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Kotlin: Extension Functions

In any language (that supports the concept) extension functions are nothing more than syntactic sugar. Instead of writing,

StringUtils.encrypt(mystring, "salt")

Extension functions allow you to write,


Once you start moving into the world of chaining things get much cleaner.

encrypted = StringUtils.encrypt(mystring, "salt")
encoded = StringUtils.encode(encrypted, "UTF-8")

or worse,

StringUtils.encode(StringUtils.encrypt(mystring, "salt"), "UTF-8")

I've seen this done a few times, it happens. But with sugary sweet extension functions (Extension Methods in C#, Implicit Conversions in Scala) you could just do this,


Much nicer.

Kotlin, unlike crusty old Java, supports extension functions. Here is how you'd implement the methods above

fun String.encrypt(salt: String): String {
   return StringBuffer(this).append(salt)?.reverse().toString()

fun String.encode(encoding: String) : ByteArray {
    return this.getBytes(encoding)

And we can use these, as you'd expect, like so,

fun main(args: Array<String>) {
    val mystring = "james"
    val encoded = mystring.encrypt("salt").encode("UTF-8")

So what identified those functions as Extension Functions? Simple - the prefixing of the method name with the type String.encode. No need to create implicit wrappers (Scala), no need to create loads of static classes (C#). And yes it's possible to use generics in these methods as well,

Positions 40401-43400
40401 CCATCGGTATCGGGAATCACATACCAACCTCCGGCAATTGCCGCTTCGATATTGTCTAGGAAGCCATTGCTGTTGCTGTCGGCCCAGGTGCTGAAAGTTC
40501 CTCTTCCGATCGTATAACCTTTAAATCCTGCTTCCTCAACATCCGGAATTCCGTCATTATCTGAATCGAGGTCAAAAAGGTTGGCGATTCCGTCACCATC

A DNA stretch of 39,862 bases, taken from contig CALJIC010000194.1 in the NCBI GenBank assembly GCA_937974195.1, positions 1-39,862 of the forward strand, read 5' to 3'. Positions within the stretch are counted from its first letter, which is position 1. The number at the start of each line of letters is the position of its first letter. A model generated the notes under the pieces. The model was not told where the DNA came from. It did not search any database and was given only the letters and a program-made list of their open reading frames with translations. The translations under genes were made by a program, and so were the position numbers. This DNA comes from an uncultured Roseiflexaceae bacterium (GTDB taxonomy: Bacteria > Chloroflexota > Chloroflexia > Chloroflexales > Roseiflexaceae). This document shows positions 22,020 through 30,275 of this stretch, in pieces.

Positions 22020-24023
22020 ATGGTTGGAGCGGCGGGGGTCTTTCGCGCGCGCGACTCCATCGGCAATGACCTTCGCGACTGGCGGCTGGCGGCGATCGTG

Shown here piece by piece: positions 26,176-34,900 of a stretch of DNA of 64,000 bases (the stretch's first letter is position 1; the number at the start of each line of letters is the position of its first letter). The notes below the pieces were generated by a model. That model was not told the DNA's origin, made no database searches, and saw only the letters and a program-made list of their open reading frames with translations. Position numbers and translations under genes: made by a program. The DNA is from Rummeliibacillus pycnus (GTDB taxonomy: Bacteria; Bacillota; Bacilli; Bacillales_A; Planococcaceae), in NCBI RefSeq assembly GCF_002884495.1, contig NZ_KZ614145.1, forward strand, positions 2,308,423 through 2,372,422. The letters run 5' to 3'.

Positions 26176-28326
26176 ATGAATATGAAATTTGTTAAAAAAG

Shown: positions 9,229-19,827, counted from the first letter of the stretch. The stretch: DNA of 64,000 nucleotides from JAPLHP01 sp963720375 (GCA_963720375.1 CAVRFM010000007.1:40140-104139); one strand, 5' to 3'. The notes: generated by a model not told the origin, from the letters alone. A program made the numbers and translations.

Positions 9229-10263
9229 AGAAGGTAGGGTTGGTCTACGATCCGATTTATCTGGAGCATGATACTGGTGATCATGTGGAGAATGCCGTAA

fun <T> T?.getOrElse(t: T) : T {
    return this ?: t

This can be applied to any nullable type.

Literal Extension Functions

An interesting little feature that Kotlin has that makes it a bit different is the use of function literal extension functions. Basically where you can declare a function as a literal (a lambda method if you will) you can also make that literal an extension function,

So we could take our methods we wrote above and bring them right into our main

fun main(args: Array<String>) {
    val encrypt = { String.(salt: String) -> StringBuffer(this).append(salt)?.reverse().toString()}
    val encode = { String.(encoding: String) -> this.getBytes(encoding) }
    val mystring = "james"
    val encoded = mystring.encrypt("salt").encode("UTF-8")

This may seem quite unnecessary at first glance but it become quite powerful when creating DSLs - as demonstrated in the docs around the Groovy Style Builders

So Kotlin has extension functions that don't require a load of boilerplate (C#) or rather odd implicit syntax (Scala) - cool, right?

Published in Kotlin on July 15, 2012